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Dungeness crab this week! It has a great story, which will be turned into a short documentary over the next year. We were approached by the folks at TrimTab MediaThey are filming a documentary on California fishing, an industry that went from 6900 boats in 1981 to 1800 today, and want to feature individuals and businesses that are leading the sustainable seafood movement along the coast. The filmmakers sent us a synopsis which says it best: 

“Through interviews and compelling footage of fishing activities from Crescent City to Morro Bay, this film will demystify the work fishermen do and the methods they use. Audiences will come away with a greater awareness and understanding of who commercial fishermen are, their workcraft, and their significance in local communities. Viewers will understand how they (as consumers) are connected to this industry and the environment through their seafood purchasing choices.” 

Your crab played an important role in this storyline, it represents the many actions that Community Supported Fisheries are undertaking to link fishermen directly with local people who enjoy local seafood. We look forward to sharing the film with you all when it is finished!


Dungeness Crab Bisque
As we think about winter (and feel slightly cooler temps), this nice bisque would be a perfect recipe to pair with thoughts of a rainy forecast (for once, desired!). This recipe was found on Williams and Sonoma’s recipe page

2 Dungeness crabs, 1 to 1 1/2 lb. each, cooked
2 Tbs. unsalted butter
1 small yellow onion, chopped
1 carrot, peeled and coarsely chopped
1 celery stalk, coarsely chopped
1 1/2 cups chopped tomatoes (fresh or canned)
1 1/2 cups dry white wine such as Sauvignon Blanc
1 Tbs. chopped fresh tarragon (optional)
1/4 cup all-purpose flour
3 cups bottled clam juice
3 cups water
1 cup heavy cream
1 Tbs. Cognac or other good-quality brandy
Pinch of cayenne pepper
Salt and freshly ground pepper, to taste

1) (Whole Fish Members- Start Here) clean and crack the crabs: Twist off the legs and claws and set aside. Place each crab on its back and pull off the small triangular apron-shaped shell flap, then insert your thumb underneath the top shell and pull it off. Remove the dark gray intestines and the feather-shaped white spongy gills from the body and discard. Rinse the crab body well. Break the body in half and remove the meat from the cavities.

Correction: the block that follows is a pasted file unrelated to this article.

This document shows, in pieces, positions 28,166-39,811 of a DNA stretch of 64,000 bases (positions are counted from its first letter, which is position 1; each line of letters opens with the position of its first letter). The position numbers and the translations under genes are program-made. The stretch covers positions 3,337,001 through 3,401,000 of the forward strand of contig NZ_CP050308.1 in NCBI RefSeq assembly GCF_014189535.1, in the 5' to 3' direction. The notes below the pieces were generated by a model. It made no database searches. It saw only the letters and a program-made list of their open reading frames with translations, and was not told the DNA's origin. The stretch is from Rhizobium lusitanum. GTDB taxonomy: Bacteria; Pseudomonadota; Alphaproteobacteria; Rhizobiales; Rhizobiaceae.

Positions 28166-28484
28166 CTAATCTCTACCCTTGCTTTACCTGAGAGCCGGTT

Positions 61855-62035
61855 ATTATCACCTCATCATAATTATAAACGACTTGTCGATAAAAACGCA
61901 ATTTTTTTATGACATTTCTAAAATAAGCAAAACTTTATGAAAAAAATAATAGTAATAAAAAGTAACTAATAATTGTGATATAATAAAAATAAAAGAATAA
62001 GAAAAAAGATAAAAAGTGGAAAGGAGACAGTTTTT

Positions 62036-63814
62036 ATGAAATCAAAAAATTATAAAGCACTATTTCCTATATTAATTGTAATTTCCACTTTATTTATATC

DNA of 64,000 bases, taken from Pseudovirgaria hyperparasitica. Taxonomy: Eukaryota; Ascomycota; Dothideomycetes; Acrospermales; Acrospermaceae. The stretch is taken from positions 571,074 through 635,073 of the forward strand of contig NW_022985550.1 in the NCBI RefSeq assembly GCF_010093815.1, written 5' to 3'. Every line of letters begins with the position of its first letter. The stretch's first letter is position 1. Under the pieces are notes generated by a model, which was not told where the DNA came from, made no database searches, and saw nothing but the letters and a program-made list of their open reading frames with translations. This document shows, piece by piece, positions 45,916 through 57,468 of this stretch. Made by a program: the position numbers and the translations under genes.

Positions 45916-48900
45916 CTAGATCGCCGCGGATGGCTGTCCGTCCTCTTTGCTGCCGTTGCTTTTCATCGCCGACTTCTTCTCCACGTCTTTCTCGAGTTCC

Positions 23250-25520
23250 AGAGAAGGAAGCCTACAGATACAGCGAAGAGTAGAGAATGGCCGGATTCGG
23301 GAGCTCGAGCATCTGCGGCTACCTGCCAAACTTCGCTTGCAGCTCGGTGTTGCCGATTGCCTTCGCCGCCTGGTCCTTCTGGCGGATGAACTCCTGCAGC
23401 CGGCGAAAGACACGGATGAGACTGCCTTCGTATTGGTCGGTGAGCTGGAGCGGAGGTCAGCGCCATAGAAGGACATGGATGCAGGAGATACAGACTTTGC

2) (Fillet Members – Start Here) Using a mallet, crack the legs in several places and remove the meat. Set aside the crabmeat in a bowl. Crack the large claws and carefully remove the meat from each claw in a single piece. Slice the meat and set aside for garnish. Using kitchen shears, cut the shells into small pieces; set aside.
3) In a saucepan over low heat, melt the butter. Add the onion, carrot and celery and sauté, stirring occasionally, until the vegetables are soft, about 15 minutes. 
4) Add the crab shells, tomatoes, wine and tarragon, if using. Sprinkle the flour over the top and stir to mix well. 
5) Bring to a boil, reduce the heat to low, cover and simmer for 20 minutes. Remove from the heat and let cool slightly.
6) In a bowl, combine the clam juice and water. Combine one-third of the clam juice mixture and one-third of the shell mixture in a blender. Pulse briefly to break up the shells. 
7) Place a fine-mesh sieve lined with cheesecloth over a bowl. Pour the contents of the blender through the sieve. Repeat with the remaining clam juice and shell mixtures in 2 batches. Transfer to a clean soup pot.
8) Place the pot over low heat and bring to a gentle simmer. Stir in the cream, brandy and cayenne and season with salt and pepper. 
9) Add the reserved crabmeat and heat through. Ladle into warmed bowls and garnish with the claw meat. Serve immediately.

About Your Crab
Caught by: Kevin Mellegers on the F/V Ticon
Landed in: Santa Cruz
Landed Cooked and Cleaned: Sunday and Monady (1/26, 1/27) by Alan, Shelly, Kevin, and Zach
Coolers packed: Tuesday (1/28) by Alan, Zach, Kevin, and Joseph
Fillets shares vs. Whole fish shares: DIFFERENCE: whole fish members will get their crab whole, uncleaned. Bags labeled with name, fillet members get cleaned and quarted crab. 
What to take: One Share = One Bag
Eat by: Thursday

about Dungeness crabs:
-Our LCMB Dungeness crab species profile
-Here’s some excellent additional information on Dungeness crabs from the National Park Service

about Dungeness crab fishing:
-Dungeness crab are caught with traps/pots. Click here to learn more about pros and cons of this fishing method
-LCMB exclusive VIDEO: Fisherman Christian Zajac explains crab traps; crab is unloaded from John Hulliger’s boat
-We’re working on getting out to shoot our own footage, but until then check out this video to see what California crabbing is like out on the water. You’ll see the fishermen measure each crab and toss back females and undersized crabs.

about Dungeness crab preparation:
-16 Awesome dungeness crab recipes on the LCMB website
-Prep suggestions from other members are here. Add yours!
-LCMB video cooking demo #1: Dungeness Crab with Wine and Butter
-LCMB video cooking demo #2: Member and Otter 501 moviestar Katie Pofahl walk you through cooking a Cromellete

-Be sure to eat all the yummy meat from within the body, not just the meat in the legs!
-Use a crab claw as a tool to pick out the body meat from the cartilage “dividers.”
-Leftover crab is delicious in a Cromellete
-If your crab has any black meat it is not bad for you! It is just a chemical reaction that occurs when the gills touch the meat, which happens during the cleaning process.

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